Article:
Duncan Fletcher has been retained as India’s head coach for another year. The decision was taken at the BCCI’s working committee meeting in Mumbai. Fielding coach Trevor Penney also gets a one-year extension.
The stone-faced Englishman, who had taken the reigns of the team immediately after the high of the World Cup win in 2011, has presided over some of India’s worst Test defeats.
His reputation has been redeemed to an extent by India’s back-to-back wins in the on-going series against Australia. Failure in this series would probably have led to his swift termination.
"The board has decided to extend his contract," BCCI president N. Srinivasan said today, adding that the terms of Fletcher's contract haven't been discussed. "I can't tell you the deliberations of the board. All I can tell you is what is the decision. We have decided to extend it."
A BCCI official was quoted as saying by PTI that Fletcher had to see the tour of South Africa through.
"Since he has been with the team for two years, we don't want to take a knee-jerk reaction considering the next big Test series is in South Africa. It will be risky and unfair on a new coach to give him charge in South Africa and expect good results from him," the official said.
NDTV quoted Sunil Gavaskar wondering aloud: "I wonder whether an Indian coach would have survived after 10 Test defeats."
Former India opener Aakash Chopra said the extension comes as a 'shock'. "I don't think he has done anything in the past 24 months... to have his contract extended," Chopra said. "Perhaps the team knows a thing or two (about Fletcher) that we don't, otherwise I can't fathom (this decision)."
Bishan Singh Bedi was even more scathing: “It’s BCCI’s money, if they want to blow it, let them,” Bedi told Wisden. “I have no time for these people. It’s an Indian concern. An Indian should be in charge. I have always said it and I maintain it.”
Under Fletcher, India lost eight consecutive Tests in England and Australia in 2011-12. This was followed by India’s first Test defeat at home to England since 1984. The team was none the better in a key series at home against Pakistan.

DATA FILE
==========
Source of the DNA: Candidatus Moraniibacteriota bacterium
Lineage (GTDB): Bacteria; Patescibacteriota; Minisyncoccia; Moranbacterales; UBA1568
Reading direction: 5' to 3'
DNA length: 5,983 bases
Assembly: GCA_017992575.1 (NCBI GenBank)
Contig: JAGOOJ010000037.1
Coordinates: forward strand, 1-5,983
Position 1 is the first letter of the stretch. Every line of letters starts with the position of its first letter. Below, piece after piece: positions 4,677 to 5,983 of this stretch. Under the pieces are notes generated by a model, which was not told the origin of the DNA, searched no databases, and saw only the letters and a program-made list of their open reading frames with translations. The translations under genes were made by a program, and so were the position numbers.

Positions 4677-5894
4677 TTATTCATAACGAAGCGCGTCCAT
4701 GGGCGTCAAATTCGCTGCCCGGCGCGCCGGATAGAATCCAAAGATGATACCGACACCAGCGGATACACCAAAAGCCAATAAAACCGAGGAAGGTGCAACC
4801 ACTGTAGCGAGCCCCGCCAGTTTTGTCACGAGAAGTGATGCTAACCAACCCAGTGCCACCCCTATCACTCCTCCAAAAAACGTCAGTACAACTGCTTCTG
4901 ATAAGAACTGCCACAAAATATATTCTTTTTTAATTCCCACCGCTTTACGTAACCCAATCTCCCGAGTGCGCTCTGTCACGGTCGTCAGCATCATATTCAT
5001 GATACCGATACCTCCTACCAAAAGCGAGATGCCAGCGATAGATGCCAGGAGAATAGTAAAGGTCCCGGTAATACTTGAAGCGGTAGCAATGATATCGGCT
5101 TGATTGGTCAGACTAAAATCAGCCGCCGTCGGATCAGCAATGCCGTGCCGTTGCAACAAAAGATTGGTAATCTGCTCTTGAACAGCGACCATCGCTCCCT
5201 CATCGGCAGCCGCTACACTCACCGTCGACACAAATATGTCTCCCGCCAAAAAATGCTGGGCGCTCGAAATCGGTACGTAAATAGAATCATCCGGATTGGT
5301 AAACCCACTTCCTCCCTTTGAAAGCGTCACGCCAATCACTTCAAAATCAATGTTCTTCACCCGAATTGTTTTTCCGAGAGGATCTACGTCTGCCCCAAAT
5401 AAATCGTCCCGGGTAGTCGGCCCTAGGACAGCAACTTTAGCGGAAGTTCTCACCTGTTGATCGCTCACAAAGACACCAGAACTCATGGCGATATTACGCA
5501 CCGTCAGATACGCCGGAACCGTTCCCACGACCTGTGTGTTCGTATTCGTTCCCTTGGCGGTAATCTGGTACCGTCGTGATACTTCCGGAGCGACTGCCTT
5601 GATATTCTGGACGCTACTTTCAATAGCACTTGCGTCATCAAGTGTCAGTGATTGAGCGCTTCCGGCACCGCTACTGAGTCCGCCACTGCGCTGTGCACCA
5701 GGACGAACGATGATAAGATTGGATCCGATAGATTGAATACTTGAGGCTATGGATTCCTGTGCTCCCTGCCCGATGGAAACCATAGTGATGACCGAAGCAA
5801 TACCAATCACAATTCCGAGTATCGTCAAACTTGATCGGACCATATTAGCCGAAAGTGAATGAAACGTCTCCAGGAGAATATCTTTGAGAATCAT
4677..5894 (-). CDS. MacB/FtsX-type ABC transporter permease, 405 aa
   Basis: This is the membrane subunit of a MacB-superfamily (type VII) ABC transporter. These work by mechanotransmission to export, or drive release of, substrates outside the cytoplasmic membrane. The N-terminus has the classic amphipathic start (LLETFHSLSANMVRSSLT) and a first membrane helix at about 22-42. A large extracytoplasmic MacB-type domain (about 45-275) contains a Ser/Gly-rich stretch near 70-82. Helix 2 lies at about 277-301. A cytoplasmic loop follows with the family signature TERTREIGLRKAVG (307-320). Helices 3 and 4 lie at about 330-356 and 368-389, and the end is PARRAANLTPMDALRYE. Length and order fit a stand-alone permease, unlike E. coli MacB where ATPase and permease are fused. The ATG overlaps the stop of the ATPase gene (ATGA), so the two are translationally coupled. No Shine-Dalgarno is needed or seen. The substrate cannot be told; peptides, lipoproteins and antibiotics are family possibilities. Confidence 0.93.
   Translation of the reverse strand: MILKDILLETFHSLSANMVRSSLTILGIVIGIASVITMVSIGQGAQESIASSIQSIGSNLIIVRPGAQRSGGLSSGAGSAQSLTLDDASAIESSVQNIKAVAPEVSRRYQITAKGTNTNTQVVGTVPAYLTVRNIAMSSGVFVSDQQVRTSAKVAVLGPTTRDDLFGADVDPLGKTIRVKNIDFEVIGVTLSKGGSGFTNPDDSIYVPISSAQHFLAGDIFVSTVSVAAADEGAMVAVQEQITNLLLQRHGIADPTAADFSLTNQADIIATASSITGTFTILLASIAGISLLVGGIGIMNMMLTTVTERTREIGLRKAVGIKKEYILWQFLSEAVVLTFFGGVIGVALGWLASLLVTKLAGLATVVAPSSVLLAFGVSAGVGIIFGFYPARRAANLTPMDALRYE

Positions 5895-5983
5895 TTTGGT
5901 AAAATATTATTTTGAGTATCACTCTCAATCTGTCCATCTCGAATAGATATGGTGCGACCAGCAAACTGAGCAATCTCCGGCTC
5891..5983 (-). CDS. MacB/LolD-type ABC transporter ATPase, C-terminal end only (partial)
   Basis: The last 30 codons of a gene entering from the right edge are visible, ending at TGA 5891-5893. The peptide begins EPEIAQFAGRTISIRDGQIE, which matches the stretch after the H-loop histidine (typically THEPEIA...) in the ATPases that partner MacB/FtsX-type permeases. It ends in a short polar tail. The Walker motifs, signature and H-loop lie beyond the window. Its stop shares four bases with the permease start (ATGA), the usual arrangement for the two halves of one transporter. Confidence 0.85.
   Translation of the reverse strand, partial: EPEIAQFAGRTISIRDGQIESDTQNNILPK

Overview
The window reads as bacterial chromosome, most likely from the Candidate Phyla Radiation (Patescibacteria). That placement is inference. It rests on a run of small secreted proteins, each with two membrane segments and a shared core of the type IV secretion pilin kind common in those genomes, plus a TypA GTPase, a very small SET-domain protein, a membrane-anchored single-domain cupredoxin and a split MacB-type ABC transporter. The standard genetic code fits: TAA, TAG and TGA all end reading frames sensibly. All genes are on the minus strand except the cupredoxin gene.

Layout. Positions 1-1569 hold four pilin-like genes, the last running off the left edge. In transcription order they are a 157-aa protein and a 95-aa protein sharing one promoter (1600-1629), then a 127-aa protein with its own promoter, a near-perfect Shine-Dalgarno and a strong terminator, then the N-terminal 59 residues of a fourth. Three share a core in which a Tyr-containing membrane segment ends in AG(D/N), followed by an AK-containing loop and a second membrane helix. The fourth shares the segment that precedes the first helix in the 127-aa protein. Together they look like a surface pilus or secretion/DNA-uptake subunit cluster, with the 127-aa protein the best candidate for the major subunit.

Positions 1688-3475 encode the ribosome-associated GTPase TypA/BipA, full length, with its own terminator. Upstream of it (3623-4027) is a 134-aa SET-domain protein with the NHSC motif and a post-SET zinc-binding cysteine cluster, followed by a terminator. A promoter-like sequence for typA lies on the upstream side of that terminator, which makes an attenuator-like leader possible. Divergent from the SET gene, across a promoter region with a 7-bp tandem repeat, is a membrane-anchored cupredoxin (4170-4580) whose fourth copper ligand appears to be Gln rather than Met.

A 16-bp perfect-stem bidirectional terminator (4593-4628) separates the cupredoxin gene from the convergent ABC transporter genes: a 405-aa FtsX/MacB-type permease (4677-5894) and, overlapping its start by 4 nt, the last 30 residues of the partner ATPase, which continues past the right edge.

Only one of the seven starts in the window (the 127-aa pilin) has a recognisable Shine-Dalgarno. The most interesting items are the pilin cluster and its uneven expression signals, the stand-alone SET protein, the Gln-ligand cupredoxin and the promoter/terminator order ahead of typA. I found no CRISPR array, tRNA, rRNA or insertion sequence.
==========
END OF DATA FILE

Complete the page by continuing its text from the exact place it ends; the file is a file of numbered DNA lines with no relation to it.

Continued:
Fletcher inherited an aging team from his predecessor, the South African Gary Kirsten, and presided over the retirements of Rahul Dravid and VVS Laxman in Tests and Sachin Tendulkar in ODIs. But the team management's inability to develop the next group of leaders and find young talent to boost the bench strength has received severe flak, a lot of it being directed at Fletcher and skipper MS Dhoni.
Former captain Dilip Vengsarkar had recently said that Fletcher should be ‘sacked immediately’.
“I don’t know what his role is, I can’t understand why he doesn’t watch domestic cricket,” Vengsarkar had said. “He’s been there for over a year-and-a-half, but it’s time for him to go...I don’t know who is our bowling coach...Don’t know what he has been doing for the past 10 months.”
Dhoni had backed the under-fire coach after the extraordinary string of defeats during the Australia tour last year. "He’s a great guy to have," Dhoni had said.
"He’s one of the most experienced coaches around, the small technical things he knows about bowling and batting, it’s very crucial to have. It’s not like he has become the coach and we have lost two series and he’s to be blamed for all the defeats, it's up to the 11 players to go out and perform."
Fletcher had come to the team with the backing of the highly successful Kirsten, under whom India had risen to No. 1 in Tests before winning the ODI World Cup at home.
Fletcher had been South Africa's coach during Kirsten's playing days. His technical nous has been praised in the past, especially for the way he plotted Australia's downfall in the 2005 Ashes.
But since his arrival as India's coach, the team's bowling stock has dwindled, their first-choices openers have lost confidence, form and finally their places in the team, and replacements have been hard to find. Meanwhile, there has been plenty of chatter about a purported rift between Dhoni and some of the team's seniors.
Dravid had suggested that India's coach ought to attend domestic games to develop a greater understanding of the talent available to the national team.
“I remember John Wright or Greg Chappell consistently attending selection committee meetings, watching domestic matches... I think over the last three-four years, we’ve seen that coaches have taken a slightly more detached, or a slightly more backward role to our selections... I don’t think Gary watched a lot of domestic cricket...Duncan has not really done that as well,” Dravid had said.
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